Agriculture: Onion and Garlic Pest Management Guidelines

Downy Mildew

  • Peronospora destructor
  • Symptoms and Signs

    At the field level, symptoms of downy mildew are first noticed as circular clumps of yellowed plants that are a few to many feet in diameter. As the disease progresses, the yellowing patterns often enlarge in the direction of prevailing winds.

    On individual plants, leaf tissue becomes pale green, then tan to brown or yellow, and finally collapses. Lesions may exhibit a violet-to-purple color. When leaves are wet, or when humidity is very high, signs of Peronospora destructor are visible on the surface of older leaves as fine, furry, grayish-white growths. These growths may later turn purple or brown as a result of a secondary infection of the lesion by other fungi, such as those that cause PURPLE BLOTCH AND STEMPYLIUM LEAF BLIGHT, as these fungi can produce purple pigmentation and dark spores.

    In addition to leaves, the downy mildew pathogen can infect seed stalks and flower parts and can infect bulbs systemically. After storage, systemically infected bulbs may become soft and watery. Symptoms of this disease are typically observed in the winter in California.

    Comments on the Disease

    Peronospora destructor only infects species in the genus Allium, including garlic, onion, shallot, chives, and leek. The pathogen only grows and produces spores in live hosts but may survive in plant debris or soil. Initial sources of the pathogen can include infected bulbs, sets, seeds, and plant debris.

    Downy mildew has complex environmental requirements, needing both cool temperatures and high humidity. Based on studies in Canada and Europe, spore production occurs at or above a relative humidity of 95% in the canopy. Spore production declines at temperatures above 75°F and may be suppressed completely if temperatures are sustained above 82°F for more than four hours, or above 84°F for more than two hours. Nightly rainfall can also suppress spore production.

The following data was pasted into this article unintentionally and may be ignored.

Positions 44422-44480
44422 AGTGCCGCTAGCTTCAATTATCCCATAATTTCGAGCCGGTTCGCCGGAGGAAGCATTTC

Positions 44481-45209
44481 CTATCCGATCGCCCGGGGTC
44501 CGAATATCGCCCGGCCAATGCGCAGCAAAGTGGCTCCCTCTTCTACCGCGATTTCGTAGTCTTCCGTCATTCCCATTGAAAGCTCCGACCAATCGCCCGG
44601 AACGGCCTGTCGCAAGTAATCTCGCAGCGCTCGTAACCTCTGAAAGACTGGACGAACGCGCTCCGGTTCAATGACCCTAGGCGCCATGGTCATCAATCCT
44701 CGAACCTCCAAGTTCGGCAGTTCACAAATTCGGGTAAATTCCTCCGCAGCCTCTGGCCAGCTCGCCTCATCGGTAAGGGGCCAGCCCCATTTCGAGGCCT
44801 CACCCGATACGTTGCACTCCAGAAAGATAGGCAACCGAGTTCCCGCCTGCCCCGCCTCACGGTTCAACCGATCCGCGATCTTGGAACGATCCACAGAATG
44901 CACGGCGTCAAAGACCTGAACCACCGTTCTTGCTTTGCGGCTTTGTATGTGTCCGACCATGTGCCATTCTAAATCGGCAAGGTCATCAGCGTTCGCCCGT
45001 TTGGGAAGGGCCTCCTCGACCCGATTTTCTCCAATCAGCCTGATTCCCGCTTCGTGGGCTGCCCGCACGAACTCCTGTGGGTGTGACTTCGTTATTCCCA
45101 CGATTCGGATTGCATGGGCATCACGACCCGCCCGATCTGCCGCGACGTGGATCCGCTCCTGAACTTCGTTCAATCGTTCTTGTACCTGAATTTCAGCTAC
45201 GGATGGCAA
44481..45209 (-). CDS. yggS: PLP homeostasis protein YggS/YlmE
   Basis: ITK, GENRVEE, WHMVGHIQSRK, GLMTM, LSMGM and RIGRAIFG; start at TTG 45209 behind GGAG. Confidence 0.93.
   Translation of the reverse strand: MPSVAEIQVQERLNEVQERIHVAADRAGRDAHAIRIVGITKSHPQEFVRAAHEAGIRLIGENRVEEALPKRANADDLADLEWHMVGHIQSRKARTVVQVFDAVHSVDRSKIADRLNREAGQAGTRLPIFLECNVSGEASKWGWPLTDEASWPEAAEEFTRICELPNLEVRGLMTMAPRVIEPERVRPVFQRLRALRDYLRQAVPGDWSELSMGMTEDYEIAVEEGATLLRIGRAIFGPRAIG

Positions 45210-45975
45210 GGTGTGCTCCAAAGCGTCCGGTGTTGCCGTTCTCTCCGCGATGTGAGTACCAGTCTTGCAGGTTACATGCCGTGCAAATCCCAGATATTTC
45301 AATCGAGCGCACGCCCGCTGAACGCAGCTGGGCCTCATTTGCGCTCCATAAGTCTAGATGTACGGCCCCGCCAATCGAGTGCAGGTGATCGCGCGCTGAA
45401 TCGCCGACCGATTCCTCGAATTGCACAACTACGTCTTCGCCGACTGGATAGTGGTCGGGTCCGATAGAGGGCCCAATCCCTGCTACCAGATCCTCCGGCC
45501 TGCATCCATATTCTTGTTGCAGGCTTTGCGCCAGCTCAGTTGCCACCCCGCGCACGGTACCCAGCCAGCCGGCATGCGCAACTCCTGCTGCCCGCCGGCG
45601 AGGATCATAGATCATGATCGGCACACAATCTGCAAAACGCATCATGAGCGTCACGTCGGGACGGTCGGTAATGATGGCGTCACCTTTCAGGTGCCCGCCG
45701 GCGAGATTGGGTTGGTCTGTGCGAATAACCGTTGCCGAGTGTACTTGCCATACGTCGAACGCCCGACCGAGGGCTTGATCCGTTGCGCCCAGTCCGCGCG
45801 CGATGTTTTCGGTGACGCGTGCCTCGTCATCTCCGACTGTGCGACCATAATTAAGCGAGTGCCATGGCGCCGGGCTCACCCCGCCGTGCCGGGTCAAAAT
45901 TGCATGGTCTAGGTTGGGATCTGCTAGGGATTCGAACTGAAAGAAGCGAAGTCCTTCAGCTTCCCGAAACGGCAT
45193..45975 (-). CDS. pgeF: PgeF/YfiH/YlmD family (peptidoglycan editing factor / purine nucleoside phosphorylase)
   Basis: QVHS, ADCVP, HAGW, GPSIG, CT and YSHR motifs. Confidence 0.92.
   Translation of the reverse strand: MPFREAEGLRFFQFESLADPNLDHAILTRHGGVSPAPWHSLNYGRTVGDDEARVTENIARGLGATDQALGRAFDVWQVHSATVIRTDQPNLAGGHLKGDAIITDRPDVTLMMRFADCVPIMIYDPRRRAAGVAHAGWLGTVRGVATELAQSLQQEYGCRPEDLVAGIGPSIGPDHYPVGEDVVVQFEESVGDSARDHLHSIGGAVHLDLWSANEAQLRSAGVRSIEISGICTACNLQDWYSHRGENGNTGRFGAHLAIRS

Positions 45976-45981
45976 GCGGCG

Spores are airborne. After landing on healthy plants, they require leaf wetness for infection to occur. The length of leaf wetness required is directly proportional to air temperature. The research mentioned above assumes that for air temperatures of 43° to 61°F, only 2 to 3 hours of leaf wetness is necessary for infection, whereas infection requires 5 hours of leaf wetness at 61° to 68°F. The accuracy of these models for describing downy mildew in California, where it typically occurs during the winter, is unknown.

    The time between infection and sporulation can range from 8 to 16 days, but spores produced during a given night can infect new plants the following morning, and up to 3 days later. Therefore, downy mildew can develop into a damaging epidemic very quickly under favorable conditions.


    Cultural Control

    To reduce the incidence and severity of downy mildew:

    • Minimize canopy leaf wetness:
      • Avoid sprinkler irrigation, especially when the canopy begins to fill.
      • If avoiding sprinkler irrigation is not feasible, adjust the irrigation schedule to maximize leaf drying and prevent extended leaf wetness between irrigation events.
      • Plant in fields where there is good air movement.
      • Select fields that are well drained.
      • Align rows with the prevailing winds.
      • Change planting date to avoid having a full canopy during conditions favorable for downy mildew.
    • Use a 3-year rotation away from Allium crops in fields where the disease has occurred.
    • Use disease-free bulbs, sets, and seed.
    • Remove and destroy material of any Allium plants, including residue from the previous crop, volunteer plants, and culls from storage.
    • Avoid entering fields when leaves are wet.
    • Avoid injuring the crop with herbicides and other materials.

    There are also currently a few red onion cultivars (for example, Calred) that are resistant to downy mildew, but this resistance is active only in the flower stalks and not the leaves.

    Chemical Control

    Spray at the first sign of the disease. After the first spray, scout fields and make subsequent applications when weather conditions are favorable for the disease. Rotate with fungicides from different mode-of-action groups to reduce the risk of fungicide resistance development. Fungicides may be applied on a 7-day schedule (only as consistent with the label), if necessary. For all fungicides, thorough coverage of foliage is important in the control of downy mildew.